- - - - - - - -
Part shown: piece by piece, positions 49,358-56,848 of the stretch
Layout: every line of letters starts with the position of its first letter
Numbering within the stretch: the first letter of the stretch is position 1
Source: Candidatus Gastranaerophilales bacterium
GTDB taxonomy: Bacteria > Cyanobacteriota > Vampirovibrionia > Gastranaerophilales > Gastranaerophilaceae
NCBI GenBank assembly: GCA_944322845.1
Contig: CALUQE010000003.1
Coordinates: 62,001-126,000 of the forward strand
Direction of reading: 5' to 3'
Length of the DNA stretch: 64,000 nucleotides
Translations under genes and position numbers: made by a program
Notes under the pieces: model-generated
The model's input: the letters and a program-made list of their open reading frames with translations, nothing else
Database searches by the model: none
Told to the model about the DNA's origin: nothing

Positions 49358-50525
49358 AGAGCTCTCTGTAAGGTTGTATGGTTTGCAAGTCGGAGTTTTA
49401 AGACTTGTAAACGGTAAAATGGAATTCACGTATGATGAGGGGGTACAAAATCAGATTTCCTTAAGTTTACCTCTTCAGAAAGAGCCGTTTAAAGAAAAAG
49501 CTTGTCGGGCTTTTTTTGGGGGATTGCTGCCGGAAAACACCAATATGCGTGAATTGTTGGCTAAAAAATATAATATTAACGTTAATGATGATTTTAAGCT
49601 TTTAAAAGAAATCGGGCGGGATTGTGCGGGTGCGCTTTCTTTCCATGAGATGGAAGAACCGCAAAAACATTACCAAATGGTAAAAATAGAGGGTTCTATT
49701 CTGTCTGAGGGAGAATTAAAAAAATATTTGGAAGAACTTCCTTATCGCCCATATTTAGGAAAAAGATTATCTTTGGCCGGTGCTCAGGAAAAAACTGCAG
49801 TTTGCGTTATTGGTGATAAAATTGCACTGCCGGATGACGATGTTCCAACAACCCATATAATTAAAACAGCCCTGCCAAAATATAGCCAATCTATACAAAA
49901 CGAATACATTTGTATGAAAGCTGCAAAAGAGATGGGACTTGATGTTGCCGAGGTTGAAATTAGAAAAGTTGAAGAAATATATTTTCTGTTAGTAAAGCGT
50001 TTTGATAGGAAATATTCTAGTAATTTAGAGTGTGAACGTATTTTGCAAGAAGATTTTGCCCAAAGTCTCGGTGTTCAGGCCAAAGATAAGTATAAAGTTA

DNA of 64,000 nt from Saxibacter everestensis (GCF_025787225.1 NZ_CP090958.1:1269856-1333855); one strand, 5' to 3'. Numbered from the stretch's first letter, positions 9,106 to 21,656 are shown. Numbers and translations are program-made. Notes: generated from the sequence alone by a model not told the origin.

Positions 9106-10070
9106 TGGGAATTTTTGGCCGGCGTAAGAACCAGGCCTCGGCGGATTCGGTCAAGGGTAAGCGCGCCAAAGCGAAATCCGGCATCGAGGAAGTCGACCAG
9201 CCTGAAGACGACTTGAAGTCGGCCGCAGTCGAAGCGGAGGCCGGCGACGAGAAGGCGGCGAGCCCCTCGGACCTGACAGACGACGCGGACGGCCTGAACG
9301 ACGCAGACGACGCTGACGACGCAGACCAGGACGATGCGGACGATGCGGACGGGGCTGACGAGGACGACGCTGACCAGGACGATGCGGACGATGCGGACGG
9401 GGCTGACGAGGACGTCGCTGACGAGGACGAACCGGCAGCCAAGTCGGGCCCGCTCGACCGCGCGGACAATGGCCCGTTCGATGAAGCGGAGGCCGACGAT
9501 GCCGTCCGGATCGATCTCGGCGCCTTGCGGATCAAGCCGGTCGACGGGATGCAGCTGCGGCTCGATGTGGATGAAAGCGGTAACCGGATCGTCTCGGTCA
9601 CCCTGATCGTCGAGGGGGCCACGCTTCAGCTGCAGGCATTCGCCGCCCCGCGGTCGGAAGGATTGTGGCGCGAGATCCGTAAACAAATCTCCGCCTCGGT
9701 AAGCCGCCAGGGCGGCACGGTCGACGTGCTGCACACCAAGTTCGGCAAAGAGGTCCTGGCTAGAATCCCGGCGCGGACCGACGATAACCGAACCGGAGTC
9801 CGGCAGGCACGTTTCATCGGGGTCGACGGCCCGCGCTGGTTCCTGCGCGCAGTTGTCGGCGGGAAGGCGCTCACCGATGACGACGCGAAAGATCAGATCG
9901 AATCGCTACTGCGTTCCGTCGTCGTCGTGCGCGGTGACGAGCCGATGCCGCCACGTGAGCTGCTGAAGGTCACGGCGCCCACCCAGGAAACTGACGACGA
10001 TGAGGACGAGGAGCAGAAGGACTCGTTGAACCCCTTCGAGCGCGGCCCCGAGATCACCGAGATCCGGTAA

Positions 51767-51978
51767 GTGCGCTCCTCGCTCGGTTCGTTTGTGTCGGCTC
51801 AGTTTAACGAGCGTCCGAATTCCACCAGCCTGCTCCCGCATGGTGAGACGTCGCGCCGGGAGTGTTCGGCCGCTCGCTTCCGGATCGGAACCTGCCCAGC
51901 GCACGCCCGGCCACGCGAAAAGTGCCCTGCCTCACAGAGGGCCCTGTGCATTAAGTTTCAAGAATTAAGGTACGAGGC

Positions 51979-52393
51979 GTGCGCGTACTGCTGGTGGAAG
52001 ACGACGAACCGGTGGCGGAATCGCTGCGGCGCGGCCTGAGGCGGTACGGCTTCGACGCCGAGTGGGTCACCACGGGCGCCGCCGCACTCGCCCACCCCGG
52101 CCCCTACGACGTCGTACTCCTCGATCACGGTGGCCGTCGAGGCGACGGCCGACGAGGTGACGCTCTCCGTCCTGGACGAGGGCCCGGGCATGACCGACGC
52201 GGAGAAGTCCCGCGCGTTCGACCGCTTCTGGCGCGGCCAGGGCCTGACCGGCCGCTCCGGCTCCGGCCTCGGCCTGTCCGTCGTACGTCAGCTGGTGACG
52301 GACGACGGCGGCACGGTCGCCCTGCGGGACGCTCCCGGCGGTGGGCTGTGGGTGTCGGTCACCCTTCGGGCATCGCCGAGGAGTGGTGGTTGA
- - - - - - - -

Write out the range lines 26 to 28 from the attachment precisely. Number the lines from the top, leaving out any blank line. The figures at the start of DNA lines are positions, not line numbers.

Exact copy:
Positions 9106-10070
9106 TGGGAATTTTTGGCCGGCGTAAGAACCAGGCCTCGGCGGATTCGGTCAAGGGTAAGCGCGCCAAAGCGAAATCCGGCATCGAGGAAGTCGACCAG
9201 CCTGAAGACGACTTGAAGTCGGCCGCAGTCGAAGCGGAGGCCGGCGACGAGAAGGCGGCGAGCCCCTCGGACCTGACAGACGACGCGGACGGCCTGAACG